Speed concerns voiced as traffic levels reduce

11.09 | 9 April 2020 | | 3 comments

With less traffic on the roads leading to increased vehicle speeds, campaigners are urging drivers to show restraint and calling for Government action to lower speeds.

The campaign group 20’s Plenty for Us has launched a campaign, ‘supported by leading doctors’, calling on the UK Government to introduce an ‘emergency national urban limit’ of 20mph. 

20’s Plenty for Us says ‘the doctors we are relying on’ are calling on the Government to change the national speed limit from 30mph to 20mph as part of their ‘lower the baseline’ load on the NHS campaign.

The campaign group says setting a national 20mph limit is an ‘affordable, practical and cost-effective step … to help the NHS and support our doctors at this critical time’.

Rod King MBE, founder of 20’s Plenty for Us, said: “It is in the Government’s power and interest to change all 30mph limits to 20mph by making appropriate public announcements, without any need to change road signs. 

“The precedent already exists to change national speed limits in an emergency. The Government changed national speed limits in the 1974 fuel crisis to save petrol and it must do this in the 2020 Covid-19 crisis to save lives. 

“This move will match the mood of all of us to do everything possible for our NHS resources and staff.”

‘Shocking speeds’ on London’s roads
Transport for London (TfL) has issued a reminder to road users that, despite less traffic on London’s roads, ‘the speed limit always applies and speeding is not acceptable’. 

TfL says that ‘dangerous driving is putting additional strain on the NHS’. In some areas average speeds have increased by over 50%, and the Met Police have recorded ‘shocking speeds of over 130mph’ during enforcement activity.  

The latest statistics show a 68% reduction in the number of people killed or seriously injured on London’s roads since 20 March. 

However, TfL says that while there are fewer reported casualties, provisional data shows that when collisions occur, they are more likely to be serious or fatal, with drivers and motorcyclists showing the least significant fall in the most severe injuries.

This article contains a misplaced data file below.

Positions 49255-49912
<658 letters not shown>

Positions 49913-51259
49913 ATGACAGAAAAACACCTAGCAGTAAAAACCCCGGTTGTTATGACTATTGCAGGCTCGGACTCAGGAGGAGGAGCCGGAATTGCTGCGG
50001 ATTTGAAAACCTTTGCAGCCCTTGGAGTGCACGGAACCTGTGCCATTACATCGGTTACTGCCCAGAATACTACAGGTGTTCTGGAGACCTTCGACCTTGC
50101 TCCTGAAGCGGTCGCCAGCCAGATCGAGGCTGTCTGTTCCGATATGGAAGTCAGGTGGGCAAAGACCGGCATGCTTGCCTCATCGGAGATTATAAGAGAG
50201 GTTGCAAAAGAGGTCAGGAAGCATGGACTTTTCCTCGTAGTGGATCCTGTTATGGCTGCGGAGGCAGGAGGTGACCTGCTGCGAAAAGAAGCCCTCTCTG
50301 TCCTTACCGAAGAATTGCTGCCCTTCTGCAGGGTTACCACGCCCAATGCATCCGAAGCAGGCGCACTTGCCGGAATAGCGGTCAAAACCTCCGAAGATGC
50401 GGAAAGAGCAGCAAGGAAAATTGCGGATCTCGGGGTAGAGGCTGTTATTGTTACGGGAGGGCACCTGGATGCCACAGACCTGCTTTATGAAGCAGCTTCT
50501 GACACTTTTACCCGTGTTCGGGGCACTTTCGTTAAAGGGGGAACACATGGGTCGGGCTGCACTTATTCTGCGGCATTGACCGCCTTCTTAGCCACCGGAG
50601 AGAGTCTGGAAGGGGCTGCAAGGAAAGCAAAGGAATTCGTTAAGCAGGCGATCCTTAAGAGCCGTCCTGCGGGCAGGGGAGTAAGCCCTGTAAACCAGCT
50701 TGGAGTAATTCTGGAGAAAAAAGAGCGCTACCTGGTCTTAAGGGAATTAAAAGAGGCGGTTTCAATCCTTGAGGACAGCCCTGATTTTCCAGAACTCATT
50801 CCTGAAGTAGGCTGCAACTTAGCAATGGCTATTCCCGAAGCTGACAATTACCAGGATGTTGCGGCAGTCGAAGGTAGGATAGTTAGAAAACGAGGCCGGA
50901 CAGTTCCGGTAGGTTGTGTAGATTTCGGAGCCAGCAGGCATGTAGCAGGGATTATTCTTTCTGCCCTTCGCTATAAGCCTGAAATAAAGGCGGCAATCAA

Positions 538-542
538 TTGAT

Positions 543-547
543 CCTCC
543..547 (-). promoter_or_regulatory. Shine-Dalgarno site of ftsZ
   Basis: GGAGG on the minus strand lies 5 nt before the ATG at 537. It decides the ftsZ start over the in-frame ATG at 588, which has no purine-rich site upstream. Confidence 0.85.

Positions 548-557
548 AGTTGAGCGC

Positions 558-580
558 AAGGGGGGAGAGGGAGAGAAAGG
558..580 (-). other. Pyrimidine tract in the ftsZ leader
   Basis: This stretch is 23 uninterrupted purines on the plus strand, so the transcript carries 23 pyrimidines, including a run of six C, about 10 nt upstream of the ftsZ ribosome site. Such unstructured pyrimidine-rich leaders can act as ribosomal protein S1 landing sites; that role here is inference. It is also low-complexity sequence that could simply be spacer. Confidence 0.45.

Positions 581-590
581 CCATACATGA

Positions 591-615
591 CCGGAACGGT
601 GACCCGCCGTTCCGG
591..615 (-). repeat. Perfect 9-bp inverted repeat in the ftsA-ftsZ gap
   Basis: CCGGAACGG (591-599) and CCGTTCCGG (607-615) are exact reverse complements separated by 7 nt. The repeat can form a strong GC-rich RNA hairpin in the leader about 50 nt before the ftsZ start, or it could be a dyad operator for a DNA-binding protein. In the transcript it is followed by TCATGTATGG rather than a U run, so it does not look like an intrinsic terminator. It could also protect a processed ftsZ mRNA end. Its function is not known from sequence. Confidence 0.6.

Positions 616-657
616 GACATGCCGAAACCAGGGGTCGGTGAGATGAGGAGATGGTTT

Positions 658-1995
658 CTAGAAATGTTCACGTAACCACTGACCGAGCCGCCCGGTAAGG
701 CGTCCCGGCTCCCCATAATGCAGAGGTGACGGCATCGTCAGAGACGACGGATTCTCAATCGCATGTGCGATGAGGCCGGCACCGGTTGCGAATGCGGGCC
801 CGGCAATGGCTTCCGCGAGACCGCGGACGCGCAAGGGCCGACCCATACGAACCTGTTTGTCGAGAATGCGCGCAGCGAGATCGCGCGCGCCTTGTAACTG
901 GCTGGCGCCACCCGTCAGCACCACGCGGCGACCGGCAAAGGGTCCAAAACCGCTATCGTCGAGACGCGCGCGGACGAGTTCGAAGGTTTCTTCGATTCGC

Seven people have died on London’s roads since 20 March, including three motorcyclists and a cyclist.

Supt Andy Cox, from the Met’s Roads and Traffic Policing Command, said: “With the impact of COVID-19 taking effect, we are seeing less congestion on London’s roads; however, frustratingly evidence is emerging that this has led some drivers to drive at extreme speed, risking their life and that of other roads users. For example, we’ve recorded 134mph in a 40mph zone.

“All enforcement zones have seen a rise in driving speeds. This includes 20mph zones where many key workers are walking or cycling. 

“Such driving behaviour is totally unacceptable and speeding increases the risk of a serious collision which will further impact on the NHS, fire and police services, abstracting them from working on COVID-19-related issues and potentially depriving patients of access to intensive care facilities and medical care. 

“With this in mind, our roads policing officers are actively patrolling priority roads across London and robustly enforcing ‘Fatal 4’ offences.

Excessive speed leading to ‘more severe injuries’
A news item on the CIHT website also suggests that ‘injuries may become more severe as a result of excessive speed’ due to fewer vehicles on the roads at the moment.

The article quotes Dan Campsall from Agilysis who, speaking during a recent webinar, suggested that reduced flows and less congestion could lead to increased speeds and “therefore we might see a slightly higher proportion of crashes involving a higher severity of injury”.

However, he also added that lower casualty counts overall are likely due to the restrictions on travel. CIHT says the latest Government data shows that motor vehicle use is ‘down by more than 60%’ compared to the middle of March.


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    As driver trainers we mustn’t take our eye off the ball during lockdown.

    Alasdair Brooks
    Agree (1) | Disagree (0)

    I occasionally have to drive, mostly e in the evenings after 5pm and it is very noticeable with the low numbers of vehicles on the roads, that drivers are speeding. From my observations, I would estimate that around 25% of cars that I pass are exceeding the speed limit in 30 mph areas. It is obvious that some drivers are not expecting police of safety camera teams and taking advantage. I don’t know what can be done to alleviate this in these extraordinary times, but it seems to me that it’s most likely pedestrians and the increased number of cyclists that are most vulnerable.

    Kevin Wilcox, Staffordshire
    Agree (4) | Disagree (4)

    As a certain percentage of drivers are always prone to speeding, I don’t see why that percentage should change when the volume of traffic decreases – on urban roads anyway. Personally, I’ve not noticed an increase in speeds over the last few weeks – just the same level as it always has been.

    Hugh Jones, Cheshire
    Agree (11) | Disagree (17)

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